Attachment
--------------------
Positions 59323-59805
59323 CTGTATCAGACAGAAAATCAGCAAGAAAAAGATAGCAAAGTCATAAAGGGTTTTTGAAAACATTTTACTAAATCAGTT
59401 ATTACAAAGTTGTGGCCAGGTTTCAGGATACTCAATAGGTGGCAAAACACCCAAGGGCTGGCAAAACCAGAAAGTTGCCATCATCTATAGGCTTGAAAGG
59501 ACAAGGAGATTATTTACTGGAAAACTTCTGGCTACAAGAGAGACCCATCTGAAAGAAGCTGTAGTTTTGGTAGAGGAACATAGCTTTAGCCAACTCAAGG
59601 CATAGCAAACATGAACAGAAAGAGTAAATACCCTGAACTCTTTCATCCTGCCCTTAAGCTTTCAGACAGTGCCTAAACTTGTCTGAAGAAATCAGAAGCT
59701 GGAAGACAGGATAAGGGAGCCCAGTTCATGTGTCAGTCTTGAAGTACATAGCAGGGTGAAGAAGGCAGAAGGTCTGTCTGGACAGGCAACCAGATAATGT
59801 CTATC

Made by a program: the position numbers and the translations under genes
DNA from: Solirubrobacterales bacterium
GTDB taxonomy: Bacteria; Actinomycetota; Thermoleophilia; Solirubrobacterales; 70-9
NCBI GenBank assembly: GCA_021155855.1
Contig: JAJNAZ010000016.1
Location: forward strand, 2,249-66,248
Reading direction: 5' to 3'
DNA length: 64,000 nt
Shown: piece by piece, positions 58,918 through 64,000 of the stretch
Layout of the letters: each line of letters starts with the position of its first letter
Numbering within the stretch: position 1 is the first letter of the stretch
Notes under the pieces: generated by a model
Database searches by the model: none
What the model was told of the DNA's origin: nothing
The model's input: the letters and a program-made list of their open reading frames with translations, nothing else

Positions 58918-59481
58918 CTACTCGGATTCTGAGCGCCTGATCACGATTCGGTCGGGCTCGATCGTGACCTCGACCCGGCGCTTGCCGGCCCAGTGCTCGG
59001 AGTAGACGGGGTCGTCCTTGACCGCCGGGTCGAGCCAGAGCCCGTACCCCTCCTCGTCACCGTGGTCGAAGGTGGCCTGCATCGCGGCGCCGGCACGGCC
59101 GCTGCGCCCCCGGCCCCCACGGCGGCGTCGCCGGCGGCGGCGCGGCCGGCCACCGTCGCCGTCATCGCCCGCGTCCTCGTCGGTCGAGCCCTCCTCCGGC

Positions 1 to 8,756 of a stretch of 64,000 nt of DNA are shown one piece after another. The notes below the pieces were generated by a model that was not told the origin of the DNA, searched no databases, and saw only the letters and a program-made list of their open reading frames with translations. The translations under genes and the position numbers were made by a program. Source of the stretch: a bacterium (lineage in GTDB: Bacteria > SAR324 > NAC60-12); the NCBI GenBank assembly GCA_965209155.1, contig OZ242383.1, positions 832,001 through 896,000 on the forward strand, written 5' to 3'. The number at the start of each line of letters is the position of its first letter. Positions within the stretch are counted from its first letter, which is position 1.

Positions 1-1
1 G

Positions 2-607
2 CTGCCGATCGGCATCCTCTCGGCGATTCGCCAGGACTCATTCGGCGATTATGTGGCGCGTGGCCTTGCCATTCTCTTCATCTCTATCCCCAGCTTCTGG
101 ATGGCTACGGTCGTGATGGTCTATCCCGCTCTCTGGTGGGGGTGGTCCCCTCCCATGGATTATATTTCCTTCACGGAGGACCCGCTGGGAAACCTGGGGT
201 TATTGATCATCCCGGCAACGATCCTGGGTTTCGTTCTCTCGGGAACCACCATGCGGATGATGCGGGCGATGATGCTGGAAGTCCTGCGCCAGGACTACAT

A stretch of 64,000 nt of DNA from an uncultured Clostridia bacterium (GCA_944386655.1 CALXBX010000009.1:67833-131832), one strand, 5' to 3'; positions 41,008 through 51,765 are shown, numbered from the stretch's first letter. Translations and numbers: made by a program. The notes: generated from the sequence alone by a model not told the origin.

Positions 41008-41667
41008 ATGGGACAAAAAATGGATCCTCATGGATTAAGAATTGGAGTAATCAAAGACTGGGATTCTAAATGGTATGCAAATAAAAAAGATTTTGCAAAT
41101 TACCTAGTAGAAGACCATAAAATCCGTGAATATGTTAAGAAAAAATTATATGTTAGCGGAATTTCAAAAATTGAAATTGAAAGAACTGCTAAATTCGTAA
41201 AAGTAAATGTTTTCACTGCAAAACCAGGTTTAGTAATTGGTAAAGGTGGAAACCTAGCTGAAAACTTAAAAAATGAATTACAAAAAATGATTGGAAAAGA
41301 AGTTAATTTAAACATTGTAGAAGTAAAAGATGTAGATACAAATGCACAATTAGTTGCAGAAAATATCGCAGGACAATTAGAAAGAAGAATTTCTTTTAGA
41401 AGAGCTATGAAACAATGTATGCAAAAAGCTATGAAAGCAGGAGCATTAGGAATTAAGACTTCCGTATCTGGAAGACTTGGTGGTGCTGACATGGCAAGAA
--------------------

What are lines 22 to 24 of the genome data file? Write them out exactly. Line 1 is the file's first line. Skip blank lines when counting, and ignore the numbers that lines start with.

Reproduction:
The model's input: the letters and a program-made list of their open reading frames with translations, nothing else

Positions 58918-59481
58918 CTACTCGGATTCTGAGCGCCTGATCACGATTCGGTCGGGCTCGATCGTGACCTCGACCCGGCGCTTGCCGGCCCAGTGCTCGG